February 7, 2023

Volume XIII, Number 38


February 07, 2023

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February 06, 2023

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"TAKETEN" and "TAKE 10!" Trademarks Not Confusingly Similar

In In re St. Helena Hosp. (Fed. Cir. Dec. 16, 2014), the Federal Circuit held that St. Helena Hospital should have been allowed to register its TAKETEN mark, finding that it was not likely to cause confusion with the mark TAKE 10!, owned by the ILSI Foundation.  St. Helena used its TAKETEN mark in connection with its ten-day residential health improvement program at its facility in St. Helena, California. The TAKE 10! mark was used in connection with programs aimed at encouraging children to exercise at least 10 minutes per day.  The Trial Trademark and Appeal Board (the “Board”) upheld the examiner’s rejection of the TAKETEN mark on the grounds that it was likely to cause confusion with Take 10!.  While the Federal Circuit essentially agreed with the Board that the two marks are substantially similar, the Court reversed the Board’s decision because there was not substantial evidence overall to support a finding of likelihood of confusion.  

The court reviewed each of the other relevant factors relied on by the Board, including (1) the similarity or dissimilarity and nature of the goods and services; (2) the similarity or dissimilarity of established, likely-to-continue channels of trade; and (3) the conditions under which and buyers to whom sales are made.  In each case, the court found insufficient evidence to support the Board’s findings.  Of interest on the channels of trade factor, the court rejected the argument that the channels of trade for the respective goods and services were similar because they were advertised on the internet.  Quoting a popular trademark treatise, the court held that “Advertising on the Internet is ubiquitous and ‘proves little, if anything, about the likelihood that consumers will confuse similar marks used on such goods or services.’”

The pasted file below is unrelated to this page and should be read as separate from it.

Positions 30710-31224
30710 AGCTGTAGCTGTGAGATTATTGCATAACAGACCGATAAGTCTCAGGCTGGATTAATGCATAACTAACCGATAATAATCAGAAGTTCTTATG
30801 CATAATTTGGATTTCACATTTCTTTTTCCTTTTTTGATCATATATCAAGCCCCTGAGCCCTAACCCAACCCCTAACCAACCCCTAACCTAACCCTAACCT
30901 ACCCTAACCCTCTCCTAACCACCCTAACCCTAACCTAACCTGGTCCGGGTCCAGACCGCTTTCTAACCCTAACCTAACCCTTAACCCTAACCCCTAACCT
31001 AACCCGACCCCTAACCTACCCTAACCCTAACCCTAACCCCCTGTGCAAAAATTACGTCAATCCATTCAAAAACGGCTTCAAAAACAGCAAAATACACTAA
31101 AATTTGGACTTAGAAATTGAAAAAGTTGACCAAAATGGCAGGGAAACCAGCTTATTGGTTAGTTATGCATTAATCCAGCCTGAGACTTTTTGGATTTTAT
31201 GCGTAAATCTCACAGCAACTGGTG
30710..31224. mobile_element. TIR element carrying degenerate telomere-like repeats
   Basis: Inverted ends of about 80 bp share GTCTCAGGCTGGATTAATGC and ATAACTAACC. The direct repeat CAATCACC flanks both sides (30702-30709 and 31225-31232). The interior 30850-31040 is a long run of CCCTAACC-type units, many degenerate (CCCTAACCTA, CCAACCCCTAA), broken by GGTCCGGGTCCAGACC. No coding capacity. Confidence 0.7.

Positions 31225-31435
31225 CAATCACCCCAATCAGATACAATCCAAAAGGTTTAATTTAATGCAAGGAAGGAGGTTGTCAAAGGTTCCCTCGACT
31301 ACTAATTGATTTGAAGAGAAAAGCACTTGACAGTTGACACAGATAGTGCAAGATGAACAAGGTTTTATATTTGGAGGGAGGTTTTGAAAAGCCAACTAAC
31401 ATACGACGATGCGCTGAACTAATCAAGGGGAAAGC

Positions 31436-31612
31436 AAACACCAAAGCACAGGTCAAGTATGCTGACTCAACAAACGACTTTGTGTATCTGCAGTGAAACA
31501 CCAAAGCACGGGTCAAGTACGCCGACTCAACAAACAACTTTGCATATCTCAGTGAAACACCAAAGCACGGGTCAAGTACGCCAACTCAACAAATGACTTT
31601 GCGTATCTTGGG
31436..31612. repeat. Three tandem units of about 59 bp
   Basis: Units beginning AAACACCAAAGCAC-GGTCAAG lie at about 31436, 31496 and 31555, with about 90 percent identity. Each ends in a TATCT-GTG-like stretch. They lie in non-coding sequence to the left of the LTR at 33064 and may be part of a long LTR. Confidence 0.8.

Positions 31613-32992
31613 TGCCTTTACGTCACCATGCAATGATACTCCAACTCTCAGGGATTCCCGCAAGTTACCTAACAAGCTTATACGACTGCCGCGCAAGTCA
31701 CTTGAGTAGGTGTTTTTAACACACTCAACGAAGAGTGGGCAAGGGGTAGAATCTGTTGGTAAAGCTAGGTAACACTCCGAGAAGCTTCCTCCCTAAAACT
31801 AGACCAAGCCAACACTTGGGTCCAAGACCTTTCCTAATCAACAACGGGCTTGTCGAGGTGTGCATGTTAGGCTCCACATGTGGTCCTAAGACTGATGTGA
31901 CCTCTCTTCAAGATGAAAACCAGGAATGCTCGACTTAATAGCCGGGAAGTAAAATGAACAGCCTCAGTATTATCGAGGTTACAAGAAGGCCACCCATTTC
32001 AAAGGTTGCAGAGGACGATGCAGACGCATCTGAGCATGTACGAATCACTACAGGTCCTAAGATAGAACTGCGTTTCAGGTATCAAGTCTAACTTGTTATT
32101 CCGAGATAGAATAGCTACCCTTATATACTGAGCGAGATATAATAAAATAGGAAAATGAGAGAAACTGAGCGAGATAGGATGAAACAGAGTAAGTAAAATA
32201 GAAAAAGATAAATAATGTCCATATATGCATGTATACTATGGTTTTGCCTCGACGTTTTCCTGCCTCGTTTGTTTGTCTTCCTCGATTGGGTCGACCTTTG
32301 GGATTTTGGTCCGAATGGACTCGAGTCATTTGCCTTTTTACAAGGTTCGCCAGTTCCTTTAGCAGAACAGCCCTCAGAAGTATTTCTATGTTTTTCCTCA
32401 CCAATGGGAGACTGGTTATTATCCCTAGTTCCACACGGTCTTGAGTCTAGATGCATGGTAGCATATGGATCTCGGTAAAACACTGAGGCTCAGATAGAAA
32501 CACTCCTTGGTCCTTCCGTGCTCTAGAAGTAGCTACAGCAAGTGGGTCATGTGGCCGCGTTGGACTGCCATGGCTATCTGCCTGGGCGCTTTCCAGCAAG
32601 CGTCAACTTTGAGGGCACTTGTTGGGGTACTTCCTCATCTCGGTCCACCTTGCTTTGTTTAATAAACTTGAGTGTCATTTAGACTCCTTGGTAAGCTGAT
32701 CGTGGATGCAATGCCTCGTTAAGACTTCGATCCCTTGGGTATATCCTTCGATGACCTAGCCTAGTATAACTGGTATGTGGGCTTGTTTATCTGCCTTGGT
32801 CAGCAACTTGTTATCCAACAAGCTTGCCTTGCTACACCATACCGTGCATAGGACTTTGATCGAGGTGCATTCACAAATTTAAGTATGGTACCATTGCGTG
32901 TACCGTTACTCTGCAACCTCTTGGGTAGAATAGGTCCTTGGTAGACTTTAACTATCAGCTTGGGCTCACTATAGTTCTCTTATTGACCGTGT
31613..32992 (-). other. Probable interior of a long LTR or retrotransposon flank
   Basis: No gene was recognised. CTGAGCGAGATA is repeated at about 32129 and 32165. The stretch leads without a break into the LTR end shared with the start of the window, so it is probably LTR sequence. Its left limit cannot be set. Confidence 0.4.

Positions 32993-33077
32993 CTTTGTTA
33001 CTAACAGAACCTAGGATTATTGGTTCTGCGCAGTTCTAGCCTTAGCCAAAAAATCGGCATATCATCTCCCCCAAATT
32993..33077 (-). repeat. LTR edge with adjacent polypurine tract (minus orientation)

© 2023 Honigman Miller Schwartz and Cohn LLP National Law Review, Volume IV, Number 353

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William Berndt  Honigman Miller trade secrets false advertising trade secret law

 Mr. Berndt is a trial lawyer with substantial experience in state and federal courts across the country. He focuses his practice on trade secret and false advertising claims. He represents businesses and senior executives in disputes relating to noncompetition agreements, trademark and copyright, fraud, professional liability, internal investigations, and general business and commercial litigation. Mr. Berndt has first-chair experience in trials, arbitrations and other proceedings.

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David L. De Bruin appellate attorney patent litigation USPTO Honigman Chicago
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Mr. De Bruin is a seasoned first-chair trial and appellate attorney. He concentrates his practice on patent litigation and related proceedings before the United States Patent and Trademark Office. Mr. De Bruin successfully argues legal issues, as well as explain the most complex technology to judges and juries.

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Mr. Fruchter defends or initiates litigation when it is inevitable and avoids lawsuits where possible. He provides zealous and creative representation that protects his clients’ legal rights and advances their strategic objectives. Mr. Fruchter litigates in state and federal courts across the country, and he has handled matters involving international and cross-border issues.

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Mr. Gowen represents companies, individuals and law firms in disputes, including those involving intellectual property, trade secrets, unfair competition, employment matters and other business litigation matters. He approaches litigation with an eye toward results; understanding that advancing his clients’ litigation strategies should fit within their overall business interests.

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Steven A Weiss Litigation attorney Honigman Law firm Chicago ediscovery
Leader, Complex Commercial Litigation Practice Group

Mr. Weiss provides advice on a wide variety of business litigation for companies and business people. He is focused on resolving business disputes with particular experience handling intellectual property, breach of contract, trade secret, employment and covenant not to compete matters. Local and national companies and individuals retain Mr. Weiss to handle a full range of business disputes because they trust his judgment and litigation skills.

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